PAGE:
The Jordan School District Board of Education filed suit Wednesday against Draper city, saying the city engaged in "capricious and illegal" zoning that will decrease the value of three parcels of land owned by the district.
District leaders contend that the city's rezoning of the district properties will force the school district to lose market value on the 80 acres of property.
"We would like to see the City Council reverse their decision and take a very close second look at the impact that their current decision will have upon public confidence and upon the real value of property," said J. Dale Christensen, Jordan Board of Education president.
Draper officials declined to comment Wednesday, saying they had been aware of the pending 3rd District Court lawsuit but had not read through the filing.
The Draper City Council voted to zone three Jordan-owned properties "public institutional" (PI) in mid-April after council members expressed concerns about the land being sold for housing. That would mean only some kinds of public buildings could be built on the land, causing a significant ding to property value.
Draper officials said at the time that if the land were sold for residential purposes, there would be even more students without a place to attend school. The decision to rezone was contrary to the recommendation of the Draper Planning Commission and also dozens of residents, who spoke at a public hearing.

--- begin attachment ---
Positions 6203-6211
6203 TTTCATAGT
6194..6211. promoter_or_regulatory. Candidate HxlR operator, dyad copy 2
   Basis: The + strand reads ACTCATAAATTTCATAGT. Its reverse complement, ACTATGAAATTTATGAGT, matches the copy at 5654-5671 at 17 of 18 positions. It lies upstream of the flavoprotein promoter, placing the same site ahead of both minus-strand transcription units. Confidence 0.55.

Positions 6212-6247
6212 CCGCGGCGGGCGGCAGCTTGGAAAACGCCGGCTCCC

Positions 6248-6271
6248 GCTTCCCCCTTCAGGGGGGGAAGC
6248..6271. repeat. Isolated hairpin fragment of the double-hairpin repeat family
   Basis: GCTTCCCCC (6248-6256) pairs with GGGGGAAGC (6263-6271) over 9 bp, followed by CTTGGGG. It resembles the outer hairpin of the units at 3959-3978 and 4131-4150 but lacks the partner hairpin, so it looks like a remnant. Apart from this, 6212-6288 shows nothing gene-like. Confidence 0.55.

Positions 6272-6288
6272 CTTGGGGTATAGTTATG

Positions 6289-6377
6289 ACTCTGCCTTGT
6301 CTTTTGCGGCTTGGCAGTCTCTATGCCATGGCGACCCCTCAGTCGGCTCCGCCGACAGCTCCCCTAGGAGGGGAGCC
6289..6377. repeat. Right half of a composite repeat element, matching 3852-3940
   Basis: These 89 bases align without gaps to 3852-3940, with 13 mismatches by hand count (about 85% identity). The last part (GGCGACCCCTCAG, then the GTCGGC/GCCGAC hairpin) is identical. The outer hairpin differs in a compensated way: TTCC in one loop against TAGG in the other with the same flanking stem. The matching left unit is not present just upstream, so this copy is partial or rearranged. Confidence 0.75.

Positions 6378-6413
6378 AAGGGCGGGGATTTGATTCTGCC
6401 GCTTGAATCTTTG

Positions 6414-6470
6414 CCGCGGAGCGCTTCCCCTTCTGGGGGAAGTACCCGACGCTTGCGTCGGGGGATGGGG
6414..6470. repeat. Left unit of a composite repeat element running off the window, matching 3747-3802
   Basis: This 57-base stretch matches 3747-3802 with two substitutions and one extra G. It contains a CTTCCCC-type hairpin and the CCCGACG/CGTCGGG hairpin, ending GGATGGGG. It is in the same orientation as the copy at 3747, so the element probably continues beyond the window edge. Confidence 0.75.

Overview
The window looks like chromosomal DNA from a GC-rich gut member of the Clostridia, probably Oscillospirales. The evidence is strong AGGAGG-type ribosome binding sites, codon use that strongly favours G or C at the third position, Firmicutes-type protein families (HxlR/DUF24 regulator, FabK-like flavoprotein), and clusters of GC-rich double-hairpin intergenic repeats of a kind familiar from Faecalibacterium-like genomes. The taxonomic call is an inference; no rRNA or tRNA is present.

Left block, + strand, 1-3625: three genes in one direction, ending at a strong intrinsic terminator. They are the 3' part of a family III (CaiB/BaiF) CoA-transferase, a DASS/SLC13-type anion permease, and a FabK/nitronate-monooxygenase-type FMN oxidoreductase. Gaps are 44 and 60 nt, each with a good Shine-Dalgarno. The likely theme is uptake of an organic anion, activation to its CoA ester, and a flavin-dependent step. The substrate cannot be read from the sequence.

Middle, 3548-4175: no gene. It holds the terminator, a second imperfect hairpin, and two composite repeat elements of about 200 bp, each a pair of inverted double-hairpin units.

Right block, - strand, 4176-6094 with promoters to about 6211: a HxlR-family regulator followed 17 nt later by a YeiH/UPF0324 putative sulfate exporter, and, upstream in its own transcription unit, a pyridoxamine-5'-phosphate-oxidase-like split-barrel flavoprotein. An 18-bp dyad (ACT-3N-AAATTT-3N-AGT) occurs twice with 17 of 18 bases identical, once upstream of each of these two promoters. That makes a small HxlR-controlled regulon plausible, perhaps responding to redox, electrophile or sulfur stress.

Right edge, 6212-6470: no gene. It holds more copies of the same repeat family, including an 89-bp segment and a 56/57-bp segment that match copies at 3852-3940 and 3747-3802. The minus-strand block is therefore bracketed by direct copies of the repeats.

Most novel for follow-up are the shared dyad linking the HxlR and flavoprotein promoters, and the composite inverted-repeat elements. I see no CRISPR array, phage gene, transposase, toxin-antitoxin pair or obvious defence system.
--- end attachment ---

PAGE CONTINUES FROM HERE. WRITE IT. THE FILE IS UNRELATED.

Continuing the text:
Some council members said the city has not been treated well by the school district in the past, so city officials had to protect the land in question.
Draper residents were promised schools as part of a bond passed in 2003, but Jordan district officials ultimately opted to cut the Draper schools from its project list.
"Granted the children in Draper are bused out of city boundaries for school, but there is no policy or standard that every city or municipality has its own schools," Christensen said. "I suspect some had that expectation, but the question is does that justify that type of action?"
Now, under the new zoning, the district would either have to build a school or sell the land for public use at a decreased value.
Under the law, cities have first right of refusal first dibs on district property should the district choose to sell it.
"It appears to be very self-serving and somewhat arbitrary with respect to their decision that if given the choice, if they lower the market value, they can purchase it for less money," said Christensen.
"They only did this to the property that Jordan School District owns, and that begs a very serious question of propriety and integrity with public funds," he said.
The lawsuit states that Draper has not applied the PI zone to any other property and has no intention of doing so, since the PI zone was created exclusively for Jordan District properties and for the purpose of devaluing the properties.
"We think it's not in the best interest of taxpayers and will ultimately impact educational services negatively for children if and when we decide to sell that property and use those resources," Christensen said.